But, in a recent moment of philosophical musing, it occurred to me that melody making is not limited to guitars, keyboards, and songwriters. Indeed, there is an overarching and discernible melody to life. Each and every one of us had an introduction...a moment in time when we were born and a period of time wherein our parents or guardians prepared us for adulthood. We then moved into the verses and choruses of our lives, where our stories unfolded before the world and where we learned the moral and experiential lessons of human frailty and victory. For those of us who are a little older, what followed was most likely a time of reset. Be it a mid-life crisis, born-again experience, or philosophical revelation, we bridged the old self with the new and forged ahead with fresh purpose, direction, and motivation for future. This, of course, led to a reinvigorated story and renewed philosophical and moral themes, all laced with a bit of nostalgia. As a middle-aged man, this is where I currently find myself, as do many of my readers. We have arrived at our third verses and choruses and, though we still experience the inevitable line-by-line ups and downs of life's melody, we remain optimistic about tomorrow and hopeful in purpose and legacy.
Nevertheless, I am living out this present newness of life in the shadow of its impending denouement. And as most songwriters will attest, the song's ending is far more important than most presume. The ending is the bookend to the song--the last melodic turn the listener hears and the first thing she remembers. A good ending brings closure and satisfaction, while a bad one leaves the listener unfulfilled and wanting. And, so, I routinely ask myself, "Will I close my life with a rock-n-roll, crescendoing crash, an inconclusive fade out, or an anti-climactic retardando?" That is, will I go out in positive, legacy-inducing energy, will I just sort of fade away in obscurity, or will I continue to slow down until at last I close my eyes for the final time? Moreover, I sometimes use my imagination to project my consciousness past the day of my death and wonder how my melody is remembered. Was it euphonious and pleasant, or did it grate and ring in discord? Did I make beautiful music, or did I merely sound a gong or clang a symbol (1 Cor. 13:1)? Did I make a difference, or did I simply exist? These are the questions that keep me (and many others) up at nights.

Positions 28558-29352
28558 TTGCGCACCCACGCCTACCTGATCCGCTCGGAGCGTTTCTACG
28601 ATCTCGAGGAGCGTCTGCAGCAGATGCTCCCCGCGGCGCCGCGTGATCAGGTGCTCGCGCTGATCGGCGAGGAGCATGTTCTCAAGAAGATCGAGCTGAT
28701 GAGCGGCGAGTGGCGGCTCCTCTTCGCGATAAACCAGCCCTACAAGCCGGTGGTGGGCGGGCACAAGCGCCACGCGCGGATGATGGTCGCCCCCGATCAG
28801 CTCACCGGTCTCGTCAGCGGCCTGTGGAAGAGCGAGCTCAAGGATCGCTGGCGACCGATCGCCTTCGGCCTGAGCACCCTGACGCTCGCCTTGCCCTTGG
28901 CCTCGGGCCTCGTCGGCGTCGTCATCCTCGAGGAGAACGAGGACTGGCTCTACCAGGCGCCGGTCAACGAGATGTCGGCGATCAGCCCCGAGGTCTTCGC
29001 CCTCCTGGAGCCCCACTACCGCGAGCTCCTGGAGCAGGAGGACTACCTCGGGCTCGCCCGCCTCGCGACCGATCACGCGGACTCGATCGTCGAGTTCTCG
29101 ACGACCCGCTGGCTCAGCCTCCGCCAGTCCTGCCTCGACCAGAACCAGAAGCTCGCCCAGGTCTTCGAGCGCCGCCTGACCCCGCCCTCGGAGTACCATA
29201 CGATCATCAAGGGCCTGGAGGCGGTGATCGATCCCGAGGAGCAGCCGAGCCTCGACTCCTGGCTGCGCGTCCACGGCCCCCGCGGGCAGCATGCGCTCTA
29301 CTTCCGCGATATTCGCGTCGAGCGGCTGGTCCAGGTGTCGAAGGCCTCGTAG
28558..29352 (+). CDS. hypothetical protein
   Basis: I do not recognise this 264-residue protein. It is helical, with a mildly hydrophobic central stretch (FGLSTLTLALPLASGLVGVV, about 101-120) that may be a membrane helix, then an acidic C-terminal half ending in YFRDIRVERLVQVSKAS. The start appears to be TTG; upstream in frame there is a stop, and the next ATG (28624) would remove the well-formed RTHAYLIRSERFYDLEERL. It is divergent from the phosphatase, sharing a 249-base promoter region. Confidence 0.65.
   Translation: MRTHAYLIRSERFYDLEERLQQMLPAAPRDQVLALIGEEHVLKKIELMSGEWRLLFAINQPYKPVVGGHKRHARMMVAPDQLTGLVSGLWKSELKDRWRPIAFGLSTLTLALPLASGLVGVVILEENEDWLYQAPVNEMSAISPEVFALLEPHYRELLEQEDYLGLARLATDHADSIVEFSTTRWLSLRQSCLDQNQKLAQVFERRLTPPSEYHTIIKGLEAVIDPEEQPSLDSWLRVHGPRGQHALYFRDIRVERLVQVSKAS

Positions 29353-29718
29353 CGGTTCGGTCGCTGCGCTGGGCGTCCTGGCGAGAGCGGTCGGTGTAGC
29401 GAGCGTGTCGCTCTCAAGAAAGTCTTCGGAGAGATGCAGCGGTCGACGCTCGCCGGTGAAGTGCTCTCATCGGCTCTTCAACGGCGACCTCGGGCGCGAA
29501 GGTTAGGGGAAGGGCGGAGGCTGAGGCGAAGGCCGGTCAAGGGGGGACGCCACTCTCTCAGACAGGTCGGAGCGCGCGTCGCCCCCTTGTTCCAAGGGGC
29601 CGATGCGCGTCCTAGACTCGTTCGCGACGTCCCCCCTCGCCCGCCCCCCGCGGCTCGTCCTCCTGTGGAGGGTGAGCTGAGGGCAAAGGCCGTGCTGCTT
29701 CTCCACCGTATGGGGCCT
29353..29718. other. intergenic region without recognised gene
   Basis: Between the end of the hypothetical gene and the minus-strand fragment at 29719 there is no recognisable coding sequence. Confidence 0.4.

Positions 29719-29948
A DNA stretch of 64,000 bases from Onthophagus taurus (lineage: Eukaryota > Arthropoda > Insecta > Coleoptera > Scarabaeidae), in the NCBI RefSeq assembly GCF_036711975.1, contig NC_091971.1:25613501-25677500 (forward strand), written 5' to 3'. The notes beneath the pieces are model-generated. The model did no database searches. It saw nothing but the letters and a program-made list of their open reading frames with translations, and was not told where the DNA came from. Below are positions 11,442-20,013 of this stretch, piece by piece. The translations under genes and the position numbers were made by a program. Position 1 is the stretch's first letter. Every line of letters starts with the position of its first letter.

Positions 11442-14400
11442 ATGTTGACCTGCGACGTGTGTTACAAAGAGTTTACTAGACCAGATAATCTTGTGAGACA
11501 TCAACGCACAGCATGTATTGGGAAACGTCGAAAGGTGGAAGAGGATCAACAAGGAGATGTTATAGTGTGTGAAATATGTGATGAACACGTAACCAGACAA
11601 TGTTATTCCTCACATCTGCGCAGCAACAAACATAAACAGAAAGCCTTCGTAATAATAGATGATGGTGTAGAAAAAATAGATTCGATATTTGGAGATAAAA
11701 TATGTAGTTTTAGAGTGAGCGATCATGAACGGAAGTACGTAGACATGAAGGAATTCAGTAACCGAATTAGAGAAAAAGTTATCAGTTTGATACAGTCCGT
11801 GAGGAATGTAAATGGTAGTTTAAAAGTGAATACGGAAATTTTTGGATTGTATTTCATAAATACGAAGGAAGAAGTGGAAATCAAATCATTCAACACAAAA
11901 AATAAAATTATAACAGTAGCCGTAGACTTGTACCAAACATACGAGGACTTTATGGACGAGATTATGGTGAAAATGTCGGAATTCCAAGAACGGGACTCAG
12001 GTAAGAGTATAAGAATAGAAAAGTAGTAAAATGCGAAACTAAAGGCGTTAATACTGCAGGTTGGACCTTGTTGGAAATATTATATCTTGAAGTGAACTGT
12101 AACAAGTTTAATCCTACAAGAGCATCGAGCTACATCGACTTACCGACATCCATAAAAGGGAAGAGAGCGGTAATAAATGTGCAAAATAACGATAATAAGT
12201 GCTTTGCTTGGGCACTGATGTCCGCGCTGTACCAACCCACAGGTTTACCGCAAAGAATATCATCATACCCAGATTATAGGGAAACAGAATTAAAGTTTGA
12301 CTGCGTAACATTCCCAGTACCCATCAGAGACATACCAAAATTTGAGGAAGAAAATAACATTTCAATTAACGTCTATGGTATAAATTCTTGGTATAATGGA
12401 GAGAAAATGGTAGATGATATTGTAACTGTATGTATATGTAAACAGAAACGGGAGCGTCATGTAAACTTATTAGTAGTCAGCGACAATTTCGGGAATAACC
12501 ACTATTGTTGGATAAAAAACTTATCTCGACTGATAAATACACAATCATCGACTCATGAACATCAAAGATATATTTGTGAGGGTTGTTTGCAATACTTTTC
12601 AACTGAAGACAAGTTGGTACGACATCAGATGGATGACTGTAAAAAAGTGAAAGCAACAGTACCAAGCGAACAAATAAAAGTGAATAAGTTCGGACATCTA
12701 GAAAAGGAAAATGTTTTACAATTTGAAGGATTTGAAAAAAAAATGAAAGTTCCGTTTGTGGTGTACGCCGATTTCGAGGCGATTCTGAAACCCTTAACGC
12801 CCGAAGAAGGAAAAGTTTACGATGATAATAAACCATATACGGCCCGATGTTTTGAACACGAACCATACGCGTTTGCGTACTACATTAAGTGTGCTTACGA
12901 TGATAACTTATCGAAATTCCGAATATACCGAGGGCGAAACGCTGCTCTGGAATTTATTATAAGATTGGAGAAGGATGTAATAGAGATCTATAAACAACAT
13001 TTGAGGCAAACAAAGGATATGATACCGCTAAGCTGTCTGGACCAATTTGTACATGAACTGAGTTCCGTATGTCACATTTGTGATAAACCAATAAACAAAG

Fortunately, as long as we have breath left in our lungs, our songs are never over! I remember a number of occasions when, while performing in concert, someone in our band missed a chord, fouled a chorus, or botched an instrumental. In these moments, Duncan simply and furtively shot us one of his patient, constructively critical glances to get us back on track, and then all was right again. In fact, I don't remember our band ever foozling an ending. We made the necessary corrections along the way; thus, when the last note came, we were all on time and in tune. Would the majority of our audiences say we are the best band they've ever heard? I doubt it. But they would no doubt agree that we made beautiful music, even in the midst of our imperfections. And I trust the same can be true regarding the melody of life. You see, our melodies are introduced and played out in the verses, choruses, and bridges that represent the seasons of our lives and the fortunate and unfortunate trappings thereof. But it is the ending that makes all the difference, because it is in the ending that we demonstrate who we have truly become in story, theme, and revival. I am singing my renewed verses and choruses today, but I know I am sometimes out of tune, my verse-chorus transitions are all-too-frequently rough, and my chord progressions are again and again wrong. Still, I am making my fine-tuning adjustments along the way; therefore, I am confident the ending--whether of the rock-n-roll sort or not--will be just right!